Blender is a popular open source modeling and animation tool for Windows, MacOS X, Linux, and FreeBSD that includes a game engine. (Via GameKit it might also support game development for Android and iOS in the future.) Since meshes, textures, light sources, etc. can be edited in a graphical user interface, it is easier to define complex scenes than in an OpenGL (ES) or WebGL application. Blender supports vertex and fragment shaders in GLSL (i.e. “GLSL programs”; not to be confused with the built-in “GLSL material” or “GLSL shading”).
Blender can be downloaded at the Blender Foundation's download page. Some points should be noted:
- First, Blender's Python API (which is necessary to specify GLSL programs and OpenGL states) has been dramatically changed in version 2.5 of Blender; thus, most of the tutorials and examples about GLSL programming in Blender that you might find in the internet won't work with the current version.
- Second, Blender's Python API supports only a single render pass and it is unclear to me how to set OpenGL states (other than blending and uniform variables) for specific materials or objects. Thus, the possibilities are somewhat limited.
- Third, GLSL programs are limited to Blender's game engine; thus, they are only displayed when the game is started. (This is particularly inconvenient when editing shader parameters.)
Note that the tutorials assume that you read them in the order in which they are presented here, i.e. each tutorial will assume that you are familiar with the concepts and techniques introduced by previous tutorials. If you are new to GLSL or Blender you should at least read through the tutorials in the “Basics” section.
- Minimal Shader (about game logic, Python scripts, and shaders)
- RGB Cube (about varyings)
- Debugging of Shaders (about attributes)
- Shading in View Space (about uniforms)
- Cutaways (about discarding fragments and triangle-face culling)
- Transparency (about blending)
- Order-Independent Transparency (about order-independent blending)
- Silhouette Enhancement (about transforming normal vectors)
- Diffuse Reflection (about per-vertex diffuse lighting and different kinds of light sources)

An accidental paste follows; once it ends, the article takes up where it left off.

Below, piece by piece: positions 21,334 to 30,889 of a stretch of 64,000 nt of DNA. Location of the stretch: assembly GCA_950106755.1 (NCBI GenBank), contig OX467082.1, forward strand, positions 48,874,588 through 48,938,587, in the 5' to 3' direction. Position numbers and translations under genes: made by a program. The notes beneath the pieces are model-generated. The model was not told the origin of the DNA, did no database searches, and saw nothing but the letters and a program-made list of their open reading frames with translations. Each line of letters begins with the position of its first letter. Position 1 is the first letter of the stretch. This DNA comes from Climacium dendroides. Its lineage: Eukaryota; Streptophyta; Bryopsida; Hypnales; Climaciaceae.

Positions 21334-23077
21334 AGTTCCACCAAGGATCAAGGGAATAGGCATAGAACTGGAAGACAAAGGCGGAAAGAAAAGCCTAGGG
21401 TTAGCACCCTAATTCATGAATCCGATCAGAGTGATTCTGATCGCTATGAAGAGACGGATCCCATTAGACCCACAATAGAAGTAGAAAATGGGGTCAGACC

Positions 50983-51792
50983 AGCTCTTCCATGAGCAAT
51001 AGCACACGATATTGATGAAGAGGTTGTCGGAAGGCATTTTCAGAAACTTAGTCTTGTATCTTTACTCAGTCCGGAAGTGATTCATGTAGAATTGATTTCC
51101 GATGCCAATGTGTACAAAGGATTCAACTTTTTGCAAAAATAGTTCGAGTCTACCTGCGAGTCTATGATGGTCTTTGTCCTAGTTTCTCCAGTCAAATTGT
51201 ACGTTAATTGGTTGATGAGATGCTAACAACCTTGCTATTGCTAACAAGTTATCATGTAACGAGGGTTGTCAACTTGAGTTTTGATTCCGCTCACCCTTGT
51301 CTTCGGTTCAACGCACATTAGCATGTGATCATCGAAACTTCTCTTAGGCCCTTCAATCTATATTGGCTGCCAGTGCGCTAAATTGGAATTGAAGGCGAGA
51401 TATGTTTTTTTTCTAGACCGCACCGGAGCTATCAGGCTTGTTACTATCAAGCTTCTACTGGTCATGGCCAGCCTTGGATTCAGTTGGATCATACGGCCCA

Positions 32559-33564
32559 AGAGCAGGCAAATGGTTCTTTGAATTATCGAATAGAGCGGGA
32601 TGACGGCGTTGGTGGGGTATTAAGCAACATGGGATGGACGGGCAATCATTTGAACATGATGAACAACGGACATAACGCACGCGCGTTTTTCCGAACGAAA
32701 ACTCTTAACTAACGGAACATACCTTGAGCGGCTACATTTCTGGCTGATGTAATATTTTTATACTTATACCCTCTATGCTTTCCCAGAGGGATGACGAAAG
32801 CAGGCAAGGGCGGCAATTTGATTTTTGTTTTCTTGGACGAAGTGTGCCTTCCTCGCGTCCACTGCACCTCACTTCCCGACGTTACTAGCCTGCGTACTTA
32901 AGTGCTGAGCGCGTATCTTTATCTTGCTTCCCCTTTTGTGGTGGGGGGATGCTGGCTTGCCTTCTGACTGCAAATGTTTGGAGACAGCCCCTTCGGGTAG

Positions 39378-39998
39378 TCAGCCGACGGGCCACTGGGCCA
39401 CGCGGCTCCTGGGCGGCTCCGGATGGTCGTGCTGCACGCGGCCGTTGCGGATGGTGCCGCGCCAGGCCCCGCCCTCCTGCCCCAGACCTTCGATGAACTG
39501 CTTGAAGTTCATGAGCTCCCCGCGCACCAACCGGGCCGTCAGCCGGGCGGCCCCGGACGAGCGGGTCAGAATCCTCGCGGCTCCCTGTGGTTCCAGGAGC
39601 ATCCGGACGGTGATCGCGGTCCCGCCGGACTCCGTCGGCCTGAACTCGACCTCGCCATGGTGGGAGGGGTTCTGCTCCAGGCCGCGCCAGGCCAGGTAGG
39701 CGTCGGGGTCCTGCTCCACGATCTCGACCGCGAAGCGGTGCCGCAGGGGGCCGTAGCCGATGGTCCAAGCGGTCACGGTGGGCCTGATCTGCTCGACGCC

- Specular Highlights (about per-vertex lighting)
- Two-Sided Surfaces (about two-sided per-vertex lighting)
- Smooth Specular Highlights (about per-pixel lighting)
- Two-Sided Smooth Surfaces (about two-sided per-pixel lighting)
- Multiple Lights (about for-loops for handling multiple light sources)
- Textured Spheres (about texturing a sphere)
- Lighting Textured Surfaces (about textures for diffuse lighting)
- Glossy Textures (about gloss mapping)
- Transparent Textures (about using alpha textures for discarding fragments and blending)
- Layers of Textures (about multitexturing)
The most important documentation for programming GLSL in Blender appears to be:
- http://www.blender.org/documentation/blender_python_api_2_62_release/bge.types.html#bge.types.BL_Shader (class for setting shaders)
- http://www.blender.org/documentation/blender_python_api_2_62_release/bge.logic.html#shader (built-in uniforms)
- http://www.blender.org/documentation/blender_python_api_2_62_release/bge.types.html#bge.types.KX_BlenderMaterial (class for setting the blend equation)
- http://www.blender.org/documentation/blender_python_api_2_62_release/bge.logic.html#blender-material (blending constants)
- http://www.blender.org/documentation/blender_python_api_2_62_release/bgl.html (low-level access to OpenGL states)
There is a script to export the vertex and fragment shaders of Blender's internal GLSL programs. However, these shaders (and the uniforms they use) are generated automatically; thus, they are not very readable and not well suited for learning GLSL: http://wiki.blender.org/index.php/Extensions:2.6/Py/Scripts/Game_Engine/Export_GLSL
GLSL Shaders for Image Postprocessing